GP™ TIM di San Marino e della Riviera di Rimini, 11th -13th September 2015

Who could have predicted the outcome as all the usual suspects arrived in the beautiful Italian Rivera, with the sole intention of putting themselves in the history books? As always with motorcycle racing, this weekend threw up some big surprises!

Moto3™

Championship leader and Britain’s own Danny Kent (#52) struggled from the start of FP1 on Friday all the way through to Sunday's race, when he eventually finished in 6th Position. Although this is not a terrible result in such a closely contested field, it was a shock to see Danny not on the podium.

Kent saw his nearest title competitor, Gresini Racing Team's Enea Bastianini (#33), take his well-deserved maiden Moto3 victory, in front of an electric home crowd after a lengthy battle with the likes of Miguel Oliveira (#44), Niccolò Antonelli (#23), Romano Fenati (#5) and Brad Binder (#41).

With 3 of the top 5 riders being on a KTM, and getting good feedback from the rider, the new chassis upgrades are clearly working well!

Moto2™

A weekend of surprisingly slow lap times in FP1 as many riders and teams struggled with set up on the newly surfaced, tight and twisty circuit.

However it was not long before current World Champion Tito Rabat (#1), Johann Zarco (#5) and Alex Rins (#40) started pushing each other and the lap times came tumbling down. Sunday saw very different weather conditions from the rest weekend and with a drastically colder track temperature, Rabat found himself struggling with front end feel and rapidly slipping down the order. Tito dug in deep and despite using all his strength and determination he managed to fight his way back to take second place.

Despite his fight Tito was not able to catch championship leader Zarco, who ended up taking the win, after class rookie Alex Rins took out the race leader at the time, Dominique Aegerter (#77).

Unfortunately, Alex Marquez (#73) was not able to follow up on his recent good form crashing out of the race despite showing very good pace until that point. We are sure he will be back on good form in Aragon!

MotoGP™

Just like the other classes, MotoGP™ provided a weekend of cracking entertainment with all the teams arriving at the Yamaha-Dominated track with different expectations, especially after a mixed weekend at Silverstone.

Despite most riders being immediately on the pace, it became apparent that Jorge Lorenzo (#99) was the man to beat and was his usual consistent self, only really challenged by current world champion Marc Marquez (#93).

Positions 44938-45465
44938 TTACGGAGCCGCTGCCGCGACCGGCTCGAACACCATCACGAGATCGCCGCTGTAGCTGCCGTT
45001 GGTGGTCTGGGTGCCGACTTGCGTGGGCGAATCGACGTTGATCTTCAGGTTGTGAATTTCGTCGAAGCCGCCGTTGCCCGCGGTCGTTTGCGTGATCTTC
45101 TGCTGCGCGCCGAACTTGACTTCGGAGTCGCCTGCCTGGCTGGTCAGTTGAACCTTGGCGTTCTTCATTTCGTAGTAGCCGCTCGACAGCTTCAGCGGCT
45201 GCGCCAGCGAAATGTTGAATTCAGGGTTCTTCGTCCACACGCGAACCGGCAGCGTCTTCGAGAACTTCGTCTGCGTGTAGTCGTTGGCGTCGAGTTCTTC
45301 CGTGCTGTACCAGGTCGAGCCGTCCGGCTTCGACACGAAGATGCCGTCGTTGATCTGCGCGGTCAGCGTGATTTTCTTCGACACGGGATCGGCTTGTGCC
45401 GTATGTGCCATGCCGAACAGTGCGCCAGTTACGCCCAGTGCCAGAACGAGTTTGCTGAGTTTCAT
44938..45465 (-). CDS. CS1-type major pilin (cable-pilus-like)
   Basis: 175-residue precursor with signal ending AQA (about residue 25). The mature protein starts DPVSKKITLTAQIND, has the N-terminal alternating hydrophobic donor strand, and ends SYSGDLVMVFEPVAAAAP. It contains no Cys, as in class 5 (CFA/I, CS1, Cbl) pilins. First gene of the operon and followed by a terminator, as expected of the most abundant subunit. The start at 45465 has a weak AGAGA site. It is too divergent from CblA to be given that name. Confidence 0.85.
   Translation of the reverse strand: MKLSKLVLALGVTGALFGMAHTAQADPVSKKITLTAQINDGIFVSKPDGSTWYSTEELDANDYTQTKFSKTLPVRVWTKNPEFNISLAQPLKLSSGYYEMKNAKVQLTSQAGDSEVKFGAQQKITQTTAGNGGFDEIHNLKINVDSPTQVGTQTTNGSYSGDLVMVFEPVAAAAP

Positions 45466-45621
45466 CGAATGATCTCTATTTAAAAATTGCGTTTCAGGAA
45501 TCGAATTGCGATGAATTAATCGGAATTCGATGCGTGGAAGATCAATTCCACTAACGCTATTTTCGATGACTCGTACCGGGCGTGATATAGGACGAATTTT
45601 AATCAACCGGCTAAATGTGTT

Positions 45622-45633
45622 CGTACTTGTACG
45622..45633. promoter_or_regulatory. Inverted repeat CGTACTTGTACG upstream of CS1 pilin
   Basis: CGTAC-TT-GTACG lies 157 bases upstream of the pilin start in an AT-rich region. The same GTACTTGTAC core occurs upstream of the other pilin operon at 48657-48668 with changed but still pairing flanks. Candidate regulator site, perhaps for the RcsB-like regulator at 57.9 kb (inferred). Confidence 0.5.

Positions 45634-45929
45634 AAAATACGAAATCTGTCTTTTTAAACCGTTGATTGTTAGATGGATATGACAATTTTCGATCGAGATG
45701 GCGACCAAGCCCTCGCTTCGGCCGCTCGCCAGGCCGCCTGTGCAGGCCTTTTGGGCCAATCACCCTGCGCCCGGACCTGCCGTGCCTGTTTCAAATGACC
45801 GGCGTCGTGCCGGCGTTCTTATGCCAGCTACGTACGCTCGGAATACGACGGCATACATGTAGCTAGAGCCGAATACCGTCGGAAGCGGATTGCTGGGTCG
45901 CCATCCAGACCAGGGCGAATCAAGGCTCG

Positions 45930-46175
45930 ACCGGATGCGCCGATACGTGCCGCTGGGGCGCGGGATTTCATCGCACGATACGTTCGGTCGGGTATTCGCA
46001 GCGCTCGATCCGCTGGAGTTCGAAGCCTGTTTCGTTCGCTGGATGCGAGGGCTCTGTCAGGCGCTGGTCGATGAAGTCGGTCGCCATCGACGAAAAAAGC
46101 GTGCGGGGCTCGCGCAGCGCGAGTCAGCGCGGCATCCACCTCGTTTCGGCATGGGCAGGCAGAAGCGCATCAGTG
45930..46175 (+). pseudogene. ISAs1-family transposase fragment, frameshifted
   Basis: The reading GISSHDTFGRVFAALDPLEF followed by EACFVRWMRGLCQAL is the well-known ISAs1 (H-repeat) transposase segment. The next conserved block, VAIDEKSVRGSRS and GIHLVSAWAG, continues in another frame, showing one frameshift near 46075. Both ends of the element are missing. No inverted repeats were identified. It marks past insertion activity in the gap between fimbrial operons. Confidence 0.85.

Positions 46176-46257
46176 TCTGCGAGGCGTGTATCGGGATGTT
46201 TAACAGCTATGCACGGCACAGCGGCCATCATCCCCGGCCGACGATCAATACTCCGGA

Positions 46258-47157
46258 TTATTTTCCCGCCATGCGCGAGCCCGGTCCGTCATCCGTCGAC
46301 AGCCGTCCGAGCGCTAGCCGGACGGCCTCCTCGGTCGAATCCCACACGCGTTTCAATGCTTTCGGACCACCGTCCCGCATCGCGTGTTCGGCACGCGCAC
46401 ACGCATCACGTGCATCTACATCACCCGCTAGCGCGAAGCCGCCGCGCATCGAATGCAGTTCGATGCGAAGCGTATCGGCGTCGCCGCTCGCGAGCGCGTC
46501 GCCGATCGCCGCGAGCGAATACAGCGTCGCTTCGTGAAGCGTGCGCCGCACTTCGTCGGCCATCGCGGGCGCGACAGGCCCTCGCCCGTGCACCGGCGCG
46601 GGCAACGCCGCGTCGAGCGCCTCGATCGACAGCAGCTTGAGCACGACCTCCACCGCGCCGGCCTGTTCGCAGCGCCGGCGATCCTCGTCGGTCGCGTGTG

Come race day, with over 90,000 spectators -the majority dressed in yellow showing support for their local hero Valentino Rossi (#46) - there was an atmosphere unlike anything we have ever experienced before.

In near perfect conditions in the run up to race day it was a shock when race day came and conditions were… well not so perfect.

All the riders started the race on slick tyres on the slightly damp track. Several laps into the race the conditions became much worse and as the rain fell the track became increasingly slippy, the majority of riders dove into the pits to swap to their wet bikes. Shortly after doing so, the rain stopped!

As the riders continued to blast round the quickly drying track, they eventually had to come in for a second change, back onto their original bikes with dry settings. At this point in the race, timing was key!

Lorenzo dove into the pits on the next lap to change his bike, but shortly after crashed out, almost certainly due to a cold rear tyre! Rossi left it a lap later again to come in and change his bike and after 2 laps on very badly degraded tyres, lost any chance of fighting for the podium. Having followed the two Factory Yamaha’s around for a few laps, Marquez and his Honda team judged it to perfection, eventually taking a convincing win. Marquez rode a brilliant race and showed extreme maturity for someone still so young. He also ended Honda’s bad run at the circuit, by taking their first victory there since 2010.

Second and Third place went to Bradley Smith (#38) and Scott Redding (#45), with what some people say was just down to luck. We like to think of it as them showing their determination and strength as riders. Smith stayed out on slicks the whole race, in what was described as near impossible conditions. Redding judged his timing to perfection and executed the changes perfectly, with the help of his ‘Team Estrella Galicia 0,0 Marc VDS’ pit crew. Despite a crash early on in the race, he pushed hard enough to make up the time he lost. It really was a fine display of race-craft and determination.

We would like to send our personal congratulates to Marc Van Der Straten, Michael Bartholemy and the rest of the Team on a truly fantastic result.

See you all at Aragon for Round 14!